From there we moved to Stonewall on Steroids and continued the discussion of the swirling fighting. In addition, John shared his thoughts on the birth of the Stonewall sobriquet, but not debunking the myth in quite the manner some suspected. You can find John’s original article here with some hyperlinking. Notice that “Rally Behind the Virginians” does not appear in the first newspaper article – rather, Bee closes with “Let us resolve to die here, and we shall conquer.”And yet the Bee monument, erected by the DC chapter of the Daughters of the Confederacy, contains the Old Dominion friendly phrase. Hmmm…Here’s a bit on Bee’s monument, and one on Jackson’s.

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Discussing the Vortex of Henry Hill in the Shadow of the Dark Knight

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When, Where, and How Stonewall Came to Be

The next stop was the Bartow Monument, where John Cummings shared a photo of himself as a child. Nearby is the site of what is thought to be the base of the original Bartow monument, which went missing sometime in 1862. Some questioned the size of the base as appearing too small, but please note that the size of the monument is unknown, and is inconsistent in existing images. Here are some articles on the Bartow monuments.

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Continuing On at the Site of the Original Bartow Monument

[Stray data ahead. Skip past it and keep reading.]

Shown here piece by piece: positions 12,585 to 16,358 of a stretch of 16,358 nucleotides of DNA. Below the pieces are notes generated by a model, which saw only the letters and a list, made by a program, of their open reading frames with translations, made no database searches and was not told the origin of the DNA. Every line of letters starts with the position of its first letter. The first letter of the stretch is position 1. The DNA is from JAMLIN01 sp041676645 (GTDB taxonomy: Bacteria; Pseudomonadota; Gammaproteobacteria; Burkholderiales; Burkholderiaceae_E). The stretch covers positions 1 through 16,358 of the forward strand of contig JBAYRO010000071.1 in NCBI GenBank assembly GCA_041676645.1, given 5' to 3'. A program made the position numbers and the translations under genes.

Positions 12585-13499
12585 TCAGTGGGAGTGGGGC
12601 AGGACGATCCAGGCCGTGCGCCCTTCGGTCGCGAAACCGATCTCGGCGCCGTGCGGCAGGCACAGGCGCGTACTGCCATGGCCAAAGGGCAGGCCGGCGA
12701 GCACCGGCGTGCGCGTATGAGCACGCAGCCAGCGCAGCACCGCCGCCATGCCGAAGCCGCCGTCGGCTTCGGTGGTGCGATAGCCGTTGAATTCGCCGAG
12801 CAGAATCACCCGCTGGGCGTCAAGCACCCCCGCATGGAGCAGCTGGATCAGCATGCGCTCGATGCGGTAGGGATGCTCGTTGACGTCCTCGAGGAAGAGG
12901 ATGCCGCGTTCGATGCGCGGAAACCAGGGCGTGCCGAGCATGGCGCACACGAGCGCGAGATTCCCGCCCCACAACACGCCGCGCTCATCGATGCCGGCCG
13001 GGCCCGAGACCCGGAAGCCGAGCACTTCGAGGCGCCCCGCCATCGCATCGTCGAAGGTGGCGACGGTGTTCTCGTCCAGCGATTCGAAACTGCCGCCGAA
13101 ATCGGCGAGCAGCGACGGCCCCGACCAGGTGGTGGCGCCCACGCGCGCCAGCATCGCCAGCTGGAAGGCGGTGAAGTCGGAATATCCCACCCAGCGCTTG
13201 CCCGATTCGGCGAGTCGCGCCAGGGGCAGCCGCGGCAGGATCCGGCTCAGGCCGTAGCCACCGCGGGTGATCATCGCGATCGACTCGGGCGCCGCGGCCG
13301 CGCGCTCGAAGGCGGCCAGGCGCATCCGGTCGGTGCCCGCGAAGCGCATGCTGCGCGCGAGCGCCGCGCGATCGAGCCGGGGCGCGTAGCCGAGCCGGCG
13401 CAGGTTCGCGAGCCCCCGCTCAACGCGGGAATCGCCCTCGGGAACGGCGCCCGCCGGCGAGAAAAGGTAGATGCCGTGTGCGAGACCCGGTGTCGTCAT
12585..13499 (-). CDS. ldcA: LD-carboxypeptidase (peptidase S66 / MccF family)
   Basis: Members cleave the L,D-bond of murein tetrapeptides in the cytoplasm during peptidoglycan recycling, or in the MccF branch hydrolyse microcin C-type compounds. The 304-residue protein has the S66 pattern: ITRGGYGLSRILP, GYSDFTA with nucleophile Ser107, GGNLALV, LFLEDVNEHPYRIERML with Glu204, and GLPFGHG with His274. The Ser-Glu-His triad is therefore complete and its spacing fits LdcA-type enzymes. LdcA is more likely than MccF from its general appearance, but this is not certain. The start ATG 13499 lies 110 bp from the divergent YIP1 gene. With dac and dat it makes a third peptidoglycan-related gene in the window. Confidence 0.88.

Last, we proceeded to the Henry House – the structure there today is actually a reproduction of a post war house. The original house was a story and a half, and was pretty much gone by March 1862. John wrapped up the day’s fighting there, and we took a group picture that appears at the beginning of this article. If you want a full res copy, drop me an email (for some reason the photos are not appearing as clickable links to full size images in my browser). The address is over in the right hand column.

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To the House of Judith Henry

An optional tour stop was made on Chinn Ridge, where we discussed the close of the battle and action involving Elzey, Early, Howard, and the Regulars. A very full day indeed. I’ll share some final thoughts in Part III soon.

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Alternate Tour for Hardy Handful Brings the Tour to a Close on Chinn Ridge – Howard’s Denoument

Part I

Part III





4/23/2016 Battlefield Tour Recap Part I

27 04 2016

The Bull Runnings Battlefield Tour with guide John Hennessy, held this past Saturday, was, I think, a success. Officially we had 62 attendees who signed in, and suspect we had a few who chose to not sign in. In addition, a few folks dropped out during the day, and I think we even picked up one or two others along the way. I’ll break the tour into two posts, then follow up with some conclusions and requests for input from attendees.

Tour Synopsis – Morning

We met at the picnic area off Groveton Road at 9:00 am. The pavilion came in handy as it was raining pretty steadily – this kept up all morning. After introductions and a review of the itinerary, we set off.

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Assembling at the Picnic Grove

We consolidated into fewer cars (we had left a few at the Visitor’s Center), and headed for our first stop at Sudley Church. From there, we hiked the original Sudley Road trace to Sudley Springs Ford on Catharpin Run, where John set the stage, discussed the crossing of McDowell’s army, and dispelled the notion that anyone was going to services at Sudley Church on the morning of July 21, 1861.